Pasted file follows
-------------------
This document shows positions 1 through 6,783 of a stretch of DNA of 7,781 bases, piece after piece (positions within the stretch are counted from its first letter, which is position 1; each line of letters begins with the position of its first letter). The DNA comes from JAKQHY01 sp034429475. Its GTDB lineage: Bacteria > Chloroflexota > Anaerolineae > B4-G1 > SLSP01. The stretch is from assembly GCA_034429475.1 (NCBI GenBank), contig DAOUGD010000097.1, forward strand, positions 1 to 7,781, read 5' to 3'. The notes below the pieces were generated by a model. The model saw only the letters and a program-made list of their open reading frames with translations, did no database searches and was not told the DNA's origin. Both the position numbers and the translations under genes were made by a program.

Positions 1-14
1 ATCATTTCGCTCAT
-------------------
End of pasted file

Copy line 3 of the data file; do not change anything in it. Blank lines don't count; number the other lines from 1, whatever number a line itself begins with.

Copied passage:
1 ATCATTTCGCTCAT